Issues that could some day affect the way HVACR contractors do business continue to draw attention in both Europe and Asia. Nothing being talked about right now has any direct impact on the North American market, but the issues remain on the industry’s radar screen for what possibly could happen in the future.

The following international update is based on material that is being regularly supplied toThe NEWS.


An organization in Europe that has long advocated so-called natural refrigerants such as CO2, ammonia, and hydrocarbons, has focused its most recent report on HFC-23, a refrigerant that has been noted to have similar properties to CFC-503 and -13 with some retrofit possibilities.

In Europe, R-23 appears to be involved in issues related to carbon offsets, China, and India.

A statement issued by the organization BeyondHFCs on Jan. 25, 2011, said in part:

“European member states have voted on banning the most common type of carbon offsets involving the industrial gas HFC-23 from the EU emissions trading scheme. While BeyondHFCs welcomes the willingness to put an end to the misuse of the HFC-23 carbon trading, we deeply regret the date of entry into force of the ban, pushed back to May 2013, opening the door to another 30 million to 40 million extra offsets to be used for environmentally doubtful projects.”

Christianna Papazahariou, head of the campaign Beyond HFCs, explained, “It is an important step towards redirecting carbon funds more meaningfully. However, giving into the industry lobby and pushing the deadline to May 2013 at the cost of the global climate is irresponsible.”

The organization said the issue arose “when mainly Chinese and Indian chemical companies started producing HCFC-22 only for the sake of receiving money to destroy its byproduct HFC-23 in the framework of the EU Emissions Trading System (EU ETS) that offsets credits from projects which destroy industrial gases.”

It added, “However, a strong industry lobby managed to convince key countries such as Italy, Germany, France, Britain, and Poland, to push back entering into force of the ban to May 2013. Particularly some energy companies were worried that a ban from January 2013 on would make carbon offsets from 2012 invalid, as most do not submit allowances until a year later, in April 2013 in this case, which would be borderline.”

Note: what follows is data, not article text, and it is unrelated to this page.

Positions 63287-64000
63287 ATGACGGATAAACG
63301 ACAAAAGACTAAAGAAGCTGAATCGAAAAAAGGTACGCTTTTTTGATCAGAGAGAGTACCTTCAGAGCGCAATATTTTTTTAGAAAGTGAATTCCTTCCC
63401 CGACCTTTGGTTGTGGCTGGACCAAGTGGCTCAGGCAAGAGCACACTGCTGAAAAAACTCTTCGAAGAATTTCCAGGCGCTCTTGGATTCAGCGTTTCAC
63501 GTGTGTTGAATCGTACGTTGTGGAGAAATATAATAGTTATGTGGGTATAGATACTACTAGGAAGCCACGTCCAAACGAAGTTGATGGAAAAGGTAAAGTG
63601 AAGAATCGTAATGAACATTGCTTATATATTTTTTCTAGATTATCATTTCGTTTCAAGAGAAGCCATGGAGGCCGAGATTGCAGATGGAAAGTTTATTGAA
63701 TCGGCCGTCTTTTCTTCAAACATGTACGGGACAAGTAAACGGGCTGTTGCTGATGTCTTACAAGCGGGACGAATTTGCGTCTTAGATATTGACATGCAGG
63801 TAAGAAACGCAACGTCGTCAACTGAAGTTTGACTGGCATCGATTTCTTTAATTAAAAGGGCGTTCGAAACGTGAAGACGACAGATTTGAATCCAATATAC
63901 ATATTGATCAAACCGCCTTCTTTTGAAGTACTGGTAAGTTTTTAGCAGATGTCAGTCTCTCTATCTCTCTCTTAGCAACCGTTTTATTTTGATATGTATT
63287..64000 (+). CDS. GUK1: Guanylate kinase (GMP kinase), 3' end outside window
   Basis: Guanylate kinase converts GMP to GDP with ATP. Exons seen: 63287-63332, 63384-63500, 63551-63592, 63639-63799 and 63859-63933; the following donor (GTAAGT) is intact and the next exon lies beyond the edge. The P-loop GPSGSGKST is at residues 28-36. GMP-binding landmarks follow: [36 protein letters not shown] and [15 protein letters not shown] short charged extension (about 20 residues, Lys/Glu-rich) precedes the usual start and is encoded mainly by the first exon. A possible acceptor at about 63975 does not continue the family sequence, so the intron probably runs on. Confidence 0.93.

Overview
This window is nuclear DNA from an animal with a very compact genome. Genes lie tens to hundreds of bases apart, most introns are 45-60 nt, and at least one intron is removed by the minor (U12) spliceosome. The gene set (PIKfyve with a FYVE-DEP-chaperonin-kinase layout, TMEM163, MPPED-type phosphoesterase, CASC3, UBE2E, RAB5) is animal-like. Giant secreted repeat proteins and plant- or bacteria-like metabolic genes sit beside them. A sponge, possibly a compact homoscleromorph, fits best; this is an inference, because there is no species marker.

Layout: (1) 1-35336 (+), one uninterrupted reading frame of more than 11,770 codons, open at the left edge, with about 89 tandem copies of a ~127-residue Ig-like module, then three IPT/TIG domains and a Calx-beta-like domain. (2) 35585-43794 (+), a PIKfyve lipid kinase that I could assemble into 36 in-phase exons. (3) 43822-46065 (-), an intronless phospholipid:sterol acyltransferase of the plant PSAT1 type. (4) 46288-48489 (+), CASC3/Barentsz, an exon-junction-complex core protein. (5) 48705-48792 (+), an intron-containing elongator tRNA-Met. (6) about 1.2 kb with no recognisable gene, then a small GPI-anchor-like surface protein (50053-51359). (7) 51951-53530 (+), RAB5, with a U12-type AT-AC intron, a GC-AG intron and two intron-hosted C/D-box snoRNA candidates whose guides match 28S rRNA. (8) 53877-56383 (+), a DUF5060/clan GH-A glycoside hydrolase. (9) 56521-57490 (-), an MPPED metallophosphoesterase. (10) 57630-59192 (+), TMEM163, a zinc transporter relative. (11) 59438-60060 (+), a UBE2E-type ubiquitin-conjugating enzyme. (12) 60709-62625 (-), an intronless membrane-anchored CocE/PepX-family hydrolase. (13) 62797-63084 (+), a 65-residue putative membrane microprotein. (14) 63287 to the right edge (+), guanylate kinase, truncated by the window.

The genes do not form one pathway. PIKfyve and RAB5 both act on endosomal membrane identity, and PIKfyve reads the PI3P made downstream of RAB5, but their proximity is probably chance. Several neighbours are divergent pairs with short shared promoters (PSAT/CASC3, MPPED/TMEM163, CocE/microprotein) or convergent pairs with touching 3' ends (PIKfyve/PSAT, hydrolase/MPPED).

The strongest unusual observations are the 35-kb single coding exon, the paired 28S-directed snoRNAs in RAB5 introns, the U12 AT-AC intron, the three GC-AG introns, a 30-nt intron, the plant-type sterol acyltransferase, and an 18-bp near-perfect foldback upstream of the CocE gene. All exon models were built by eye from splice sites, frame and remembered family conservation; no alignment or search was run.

Currently for the United States market, the takeaway is that carbon credits and offsets are possibilities in the U.S. as they surface as part of legislative actions. At the same time, other legislative initiatives look at a possible long-range phasedown of HFCs.


Meanwhile, in Asia a recent major event was the 9th International Symposium on New Refrigerants and Environmental Technology in Japan. Two reports from that event also reachedThe NEWS.

One came from Supermarket Online, an Internet service that originates in South Africa but disseminates information on what’s happening in supermarkets worldwide.

A Jan. 12, 2011, article stated, “In Japan, as in Europe, the future of HFCs is a big topic. While there are many parallels between these two regions, there are also new impulses in the HVACR sector coming from Japan.”

The story then quoted a presenter from the conference in Japan who happened to be the director of European Partnership for Energy and Environment (EPEE), a manufacturers’ association for the European refrigeration, air-conditioning and heat pump industries. EPEE Director General Andrea Voigt was quoted as saying, “For the revision of the F-Gas Regulation, the European Commission keeps an eye on international developments such as the North American proposal to gradually reduce the consumption of HFCs based on their GWP. However, nothing has been decided yet.

“The commission is currently analyzing the F-Gas Regulation in terms of its implementation throughout Europe and its capacity to effectively reduce greenhouse gas emissions.”

Supermarket Online added, “The emissions reduction via leakage control is a No. 1 priority in Japan as well. The new Directive JRC GL-01 concerning leakage inspection and reparations presented at the symposium takes exactly the same approach as the European F-gas regulations.

“New impulses for the sector were provided, among other sources, by a study from Tokyo University comparing the environmental impact of recycling and destruction of refrigerants based on the example of R-22. The results are impressive: Refrigerant destruction including the production of new refrigerants has a 24 times greater environmental impact than recycling. Hence, it is not in the interest of the environment to simply insist on replacing HFC refrigerants. The F-Gas Regulation is, however, on the right track as it aims to reduce emissions.”

The issue of what happens to refrigerant that doesn’t come back to the market was the subject of a technical paper presented at the symposium that was referenced in the online report.

The paper was titled “LCA Comparison of Refrigerant Reclamation and Destruction Applying LIME Method.” (The LIME method is a life-cycle impact assessment method based on endpoint modeling.)

The report was from the Refrigerant Recovery Promotion Technology Center in Tokyo. In part, it stated, “As a result of comparison of environmental impact between distillation reclamation and destruction by using the LIME method, we find the environmental impact of distillation reclamation is about 1/24th of that of destruction.

“We will make efforts to advocate to the related agencies, refrigerant recovery operators, and the discarders of refrigeration and air-conditioning equipment, whenever possible, that the environmental impact of distillation reclamation is smaller than that of destruction and we will expand distillation reclamation.”

Publication date:03/07/2011